This film has been on my “list of shame” for quite a while now and I just needed to watch it. I finally did and it was quite enjoyable. It’s an epic tale of this gangster’s life, I’m not even going to begin to explain it because it’s so grand and trying to encompass every single and possible aspect of human existence it’s just enormous. Sergio Leone’s direction does feel a bit heavy-handed in some points however, it’s very dramatic, but sometimes too much. The cast is absolutely incredible, but not all performances are subtle, although I was a big fan of Robert De Niro in this film, and he’s usually not my favorite actor, but perfectly cast here. My favorite part was the incredibly romantic score by Ennio Morricone, without the music this film wouldn’t be nearly as great as it is. I was surprised to see Jennifer Connelly as a kid, didn’t even recognize her, she wasn’t a good actress yet, but definitely better than her adult counterpart. If you’re a Giuseppe Tornatore fan or know his films you can definitely see how he was influenced by Leone; Nuovo Cinema Paradiso feels a lot like Once Upon A Time In America.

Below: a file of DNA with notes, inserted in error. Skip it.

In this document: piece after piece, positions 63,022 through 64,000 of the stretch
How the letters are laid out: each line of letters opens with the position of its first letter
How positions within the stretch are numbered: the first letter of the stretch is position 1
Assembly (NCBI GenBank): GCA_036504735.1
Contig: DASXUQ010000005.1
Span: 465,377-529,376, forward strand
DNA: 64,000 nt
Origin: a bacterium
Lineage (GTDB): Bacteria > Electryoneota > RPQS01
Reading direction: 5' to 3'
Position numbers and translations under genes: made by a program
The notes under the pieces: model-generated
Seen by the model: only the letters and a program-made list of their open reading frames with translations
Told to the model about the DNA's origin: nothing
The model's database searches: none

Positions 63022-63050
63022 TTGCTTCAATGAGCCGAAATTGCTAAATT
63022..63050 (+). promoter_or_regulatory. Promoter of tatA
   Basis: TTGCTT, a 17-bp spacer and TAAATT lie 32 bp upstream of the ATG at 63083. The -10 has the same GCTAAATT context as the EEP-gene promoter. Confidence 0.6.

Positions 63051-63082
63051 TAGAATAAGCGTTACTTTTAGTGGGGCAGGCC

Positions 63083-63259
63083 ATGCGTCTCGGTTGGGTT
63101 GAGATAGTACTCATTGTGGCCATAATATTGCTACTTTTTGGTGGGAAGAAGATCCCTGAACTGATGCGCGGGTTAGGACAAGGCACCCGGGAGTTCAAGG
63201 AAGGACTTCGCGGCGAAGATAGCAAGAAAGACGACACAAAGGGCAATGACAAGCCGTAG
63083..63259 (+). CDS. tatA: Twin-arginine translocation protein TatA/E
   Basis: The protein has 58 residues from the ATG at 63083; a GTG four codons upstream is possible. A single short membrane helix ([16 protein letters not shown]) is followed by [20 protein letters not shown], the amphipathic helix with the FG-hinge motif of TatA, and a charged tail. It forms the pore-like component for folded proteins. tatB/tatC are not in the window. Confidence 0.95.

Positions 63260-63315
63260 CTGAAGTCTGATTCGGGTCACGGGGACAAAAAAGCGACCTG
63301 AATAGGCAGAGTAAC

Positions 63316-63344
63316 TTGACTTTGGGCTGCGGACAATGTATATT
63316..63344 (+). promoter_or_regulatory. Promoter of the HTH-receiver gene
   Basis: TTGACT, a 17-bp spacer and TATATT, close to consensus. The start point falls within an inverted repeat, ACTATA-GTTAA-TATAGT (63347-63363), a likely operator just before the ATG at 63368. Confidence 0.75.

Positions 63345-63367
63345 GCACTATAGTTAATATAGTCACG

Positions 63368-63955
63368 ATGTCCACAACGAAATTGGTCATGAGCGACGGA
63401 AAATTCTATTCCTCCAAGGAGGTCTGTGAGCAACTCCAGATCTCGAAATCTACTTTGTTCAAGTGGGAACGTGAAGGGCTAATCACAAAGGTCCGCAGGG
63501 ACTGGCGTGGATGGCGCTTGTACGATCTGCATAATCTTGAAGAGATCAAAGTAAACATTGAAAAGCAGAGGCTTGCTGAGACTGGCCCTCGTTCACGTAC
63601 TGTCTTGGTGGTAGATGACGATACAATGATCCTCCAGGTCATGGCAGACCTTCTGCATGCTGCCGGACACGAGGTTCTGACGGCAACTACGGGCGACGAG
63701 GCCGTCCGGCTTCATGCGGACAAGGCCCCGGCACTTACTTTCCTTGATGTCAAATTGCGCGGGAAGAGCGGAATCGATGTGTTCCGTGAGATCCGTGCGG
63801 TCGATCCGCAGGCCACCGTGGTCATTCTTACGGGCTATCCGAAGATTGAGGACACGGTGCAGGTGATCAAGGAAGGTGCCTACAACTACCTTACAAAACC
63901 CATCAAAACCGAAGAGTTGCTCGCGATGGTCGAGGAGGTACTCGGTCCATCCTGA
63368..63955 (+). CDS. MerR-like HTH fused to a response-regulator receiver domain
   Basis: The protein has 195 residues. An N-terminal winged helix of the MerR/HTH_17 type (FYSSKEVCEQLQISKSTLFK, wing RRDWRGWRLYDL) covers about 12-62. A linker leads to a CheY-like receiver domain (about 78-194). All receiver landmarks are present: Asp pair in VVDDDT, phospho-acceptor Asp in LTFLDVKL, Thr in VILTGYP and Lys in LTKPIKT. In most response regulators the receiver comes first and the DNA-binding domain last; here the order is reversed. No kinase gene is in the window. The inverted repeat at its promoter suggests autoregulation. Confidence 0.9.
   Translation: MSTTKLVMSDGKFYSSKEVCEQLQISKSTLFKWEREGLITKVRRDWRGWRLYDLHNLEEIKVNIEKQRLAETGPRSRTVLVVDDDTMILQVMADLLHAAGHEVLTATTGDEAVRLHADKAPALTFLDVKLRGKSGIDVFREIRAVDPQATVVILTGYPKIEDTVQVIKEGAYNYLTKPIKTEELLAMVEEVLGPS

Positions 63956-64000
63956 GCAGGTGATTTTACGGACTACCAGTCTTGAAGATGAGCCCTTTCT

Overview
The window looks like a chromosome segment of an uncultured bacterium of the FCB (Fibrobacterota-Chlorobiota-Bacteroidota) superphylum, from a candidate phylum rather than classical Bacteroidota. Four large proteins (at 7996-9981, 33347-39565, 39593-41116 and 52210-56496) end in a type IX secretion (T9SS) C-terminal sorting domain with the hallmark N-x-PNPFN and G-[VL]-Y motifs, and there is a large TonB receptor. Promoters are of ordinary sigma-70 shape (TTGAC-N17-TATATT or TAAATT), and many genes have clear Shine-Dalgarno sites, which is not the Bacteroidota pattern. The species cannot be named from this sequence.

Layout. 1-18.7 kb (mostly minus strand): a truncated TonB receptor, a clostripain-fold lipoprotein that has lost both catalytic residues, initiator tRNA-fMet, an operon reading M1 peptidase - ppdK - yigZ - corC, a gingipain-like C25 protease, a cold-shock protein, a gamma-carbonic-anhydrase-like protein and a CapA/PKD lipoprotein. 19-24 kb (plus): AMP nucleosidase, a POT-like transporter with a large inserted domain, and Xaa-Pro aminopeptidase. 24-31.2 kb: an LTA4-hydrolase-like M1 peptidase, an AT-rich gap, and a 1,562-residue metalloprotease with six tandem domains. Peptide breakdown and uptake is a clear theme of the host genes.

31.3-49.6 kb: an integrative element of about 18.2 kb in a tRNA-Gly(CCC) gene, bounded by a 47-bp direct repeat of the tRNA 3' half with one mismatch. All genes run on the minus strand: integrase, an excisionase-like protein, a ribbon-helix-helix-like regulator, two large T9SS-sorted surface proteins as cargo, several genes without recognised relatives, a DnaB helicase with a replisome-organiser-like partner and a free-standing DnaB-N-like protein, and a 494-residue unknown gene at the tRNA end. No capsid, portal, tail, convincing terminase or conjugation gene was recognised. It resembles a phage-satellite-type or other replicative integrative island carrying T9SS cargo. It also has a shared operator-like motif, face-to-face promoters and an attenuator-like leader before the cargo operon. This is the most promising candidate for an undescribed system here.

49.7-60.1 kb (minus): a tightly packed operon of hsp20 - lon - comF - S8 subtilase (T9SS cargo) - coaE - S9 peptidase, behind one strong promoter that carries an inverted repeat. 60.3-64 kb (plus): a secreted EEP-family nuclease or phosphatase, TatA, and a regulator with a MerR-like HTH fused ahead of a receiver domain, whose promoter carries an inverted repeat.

Viridiana (1961) – 7.5 (IMDb 8.1) – Drama, Criterion (Spain)